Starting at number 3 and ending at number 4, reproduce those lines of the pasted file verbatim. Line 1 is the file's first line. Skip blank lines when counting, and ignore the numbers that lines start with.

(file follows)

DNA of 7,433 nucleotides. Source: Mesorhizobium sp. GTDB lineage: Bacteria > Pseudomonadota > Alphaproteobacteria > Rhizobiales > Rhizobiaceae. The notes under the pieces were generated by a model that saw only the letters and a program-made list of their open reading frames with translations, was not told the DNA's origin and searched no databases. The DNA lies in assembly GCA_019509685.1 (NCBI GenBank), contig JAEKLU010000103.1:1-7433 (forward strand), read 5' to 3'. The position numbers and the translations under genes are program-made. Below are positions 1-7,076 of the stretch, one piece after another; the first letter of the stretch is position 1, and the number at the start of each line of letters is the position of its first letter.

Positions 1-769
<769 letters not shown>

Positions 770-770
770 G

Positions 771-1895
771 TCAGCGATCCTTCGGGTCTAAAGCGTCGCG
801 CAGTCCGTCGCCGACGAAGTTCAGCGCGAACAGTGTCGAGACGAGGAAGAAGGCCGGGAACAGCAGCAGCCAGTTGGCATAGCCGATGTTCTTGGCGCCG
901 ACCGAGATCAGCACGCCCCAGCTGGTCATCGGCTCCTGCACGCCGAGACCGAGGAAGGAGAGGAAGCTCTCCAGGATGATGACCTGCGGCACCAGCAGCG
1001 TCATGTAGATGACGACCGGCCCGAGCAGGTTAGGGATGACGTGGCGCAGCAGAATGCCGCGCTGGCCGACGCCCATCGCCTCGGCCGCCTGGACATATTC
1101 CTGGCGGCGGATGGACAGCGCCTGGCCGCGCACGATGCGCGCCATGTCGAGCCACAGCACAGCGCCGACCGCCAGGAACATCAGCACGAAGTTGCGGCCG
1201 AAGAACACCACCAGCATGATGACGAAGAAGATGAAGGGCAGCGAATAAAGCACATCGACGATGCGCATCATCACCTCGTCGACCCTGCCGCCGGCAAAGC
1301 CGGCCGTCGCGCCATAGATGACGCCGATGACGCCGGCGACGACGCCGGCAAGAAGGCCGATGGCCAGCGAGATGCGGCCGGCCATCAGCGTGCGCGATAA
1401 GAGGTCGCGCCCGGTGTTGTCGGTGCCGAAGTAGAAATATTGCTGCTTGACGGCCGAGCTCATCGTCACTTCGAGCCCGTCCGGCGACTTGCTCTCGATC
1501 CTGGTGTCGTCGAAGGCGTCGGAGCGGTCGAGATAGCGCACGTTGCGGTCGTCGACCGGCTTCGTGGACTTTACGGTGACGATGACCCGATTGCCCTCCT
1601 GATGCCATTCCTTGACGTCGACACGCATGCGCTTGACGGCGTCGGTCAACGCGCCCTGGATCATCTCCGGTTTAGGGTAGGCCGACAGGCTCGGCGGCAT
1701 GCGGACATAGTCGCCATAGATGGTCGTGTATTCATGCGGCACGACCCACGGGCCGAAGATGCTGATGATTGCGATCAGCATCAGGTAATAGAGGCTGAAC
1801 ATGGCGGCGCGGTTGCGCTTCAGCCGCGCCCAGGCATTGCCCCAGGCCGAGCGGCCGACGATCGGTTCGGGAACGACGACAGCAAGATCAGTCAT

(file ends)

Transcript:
<769 letters not shown>

Positions 770-770